I always considered that the move from particles to strings was an arbitrary choice, hence my reference about penguins. What was the basis for choosing strings as fundamental objects?

reader anna v said...

It started back in the 1960s or so with Regge pole theory, where the resonances discovered in particle physics were found to be like excitations of a string. Lubos will have the history someplace in this large blog. My experimental thesis was studying Regge poles ! They fell by the way when the quark model was so successful in organizing everythin in the symmetries of SU(3)xSU(2)xU(1) ( the standard model). In searching for theoretical models that that could quantize gravity they were discovered again , and string theory is the only one that I have heard that quantizes gravity and in addition contains the SU(3)xSU(2)xU(1) symmetry structure naturally. As I understand it the problem with the theories is theoretical in the sense that there exist thousands of possibilities which have to be sifted in order to find a specific model that could make predictions. One general prediction is that supersymmetry should manifest at LHC ( that takes care of infinities and is natural in string theories), and I expect it will.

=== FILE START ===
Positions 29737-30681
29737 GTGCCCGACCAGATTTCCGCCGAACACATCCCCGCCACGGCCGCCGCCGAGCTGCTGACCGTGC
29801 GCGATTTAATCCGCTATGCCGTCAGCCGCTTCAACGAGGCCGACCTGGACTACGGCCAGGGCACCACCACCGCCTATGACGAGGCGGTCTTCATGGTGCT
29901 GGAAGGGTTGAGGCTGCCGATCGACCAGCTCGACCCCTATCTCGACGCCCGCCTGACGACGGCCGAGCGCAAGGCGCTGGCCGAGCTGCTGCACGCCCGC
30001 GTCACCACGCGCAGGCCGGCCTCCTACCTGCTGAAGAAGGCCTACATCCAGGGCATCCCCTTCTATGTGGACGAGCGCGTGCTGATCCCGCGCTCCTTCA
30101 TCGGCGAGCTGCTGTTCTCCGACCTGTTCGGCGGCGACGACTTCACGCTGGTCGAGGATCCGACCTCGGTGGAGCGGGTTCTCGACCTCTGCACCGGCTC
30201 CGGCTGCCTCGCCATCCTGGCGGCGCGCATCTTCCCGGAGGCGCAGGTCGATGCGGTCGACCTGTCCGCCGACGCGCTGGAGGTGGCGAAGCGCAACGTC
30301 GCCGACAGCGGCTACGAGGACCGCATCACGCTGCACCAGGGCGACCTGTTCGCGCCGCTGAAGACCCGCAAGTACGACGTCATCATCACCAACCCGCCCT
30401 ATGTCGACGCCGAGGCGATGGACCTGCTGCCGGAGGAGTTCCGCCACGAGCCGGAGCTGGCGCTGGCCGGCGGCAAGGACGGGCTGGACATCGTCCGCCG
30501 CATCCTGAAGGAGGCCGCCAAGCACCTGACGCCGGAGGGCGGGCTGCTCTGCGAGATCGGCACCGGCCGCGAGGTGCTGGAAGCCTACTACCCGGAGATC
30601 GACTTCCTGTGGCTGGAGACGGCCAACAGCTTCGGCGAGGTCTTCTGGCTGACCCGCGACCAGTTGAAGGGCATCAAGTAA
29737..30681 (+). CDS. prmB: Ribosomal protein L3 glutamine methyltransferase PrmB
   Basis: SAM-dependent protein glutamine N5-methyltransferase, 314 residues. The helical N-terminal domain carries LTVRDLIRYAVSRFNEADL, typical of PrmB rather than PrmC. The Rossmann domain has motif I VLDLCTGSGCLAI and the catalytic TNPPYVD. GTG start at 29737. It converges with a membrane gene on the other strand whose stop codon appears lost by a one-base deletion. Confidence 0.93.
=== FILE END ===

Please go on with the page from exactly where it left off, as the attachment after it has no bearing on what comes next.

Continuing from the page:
A phenomenological string model that predicted large dimensions for the compacted ones has not manifested at the LHC energies so that model seems to be off the books.

reader Anonymous said...

It's very Zen that both string theory and hanging need string.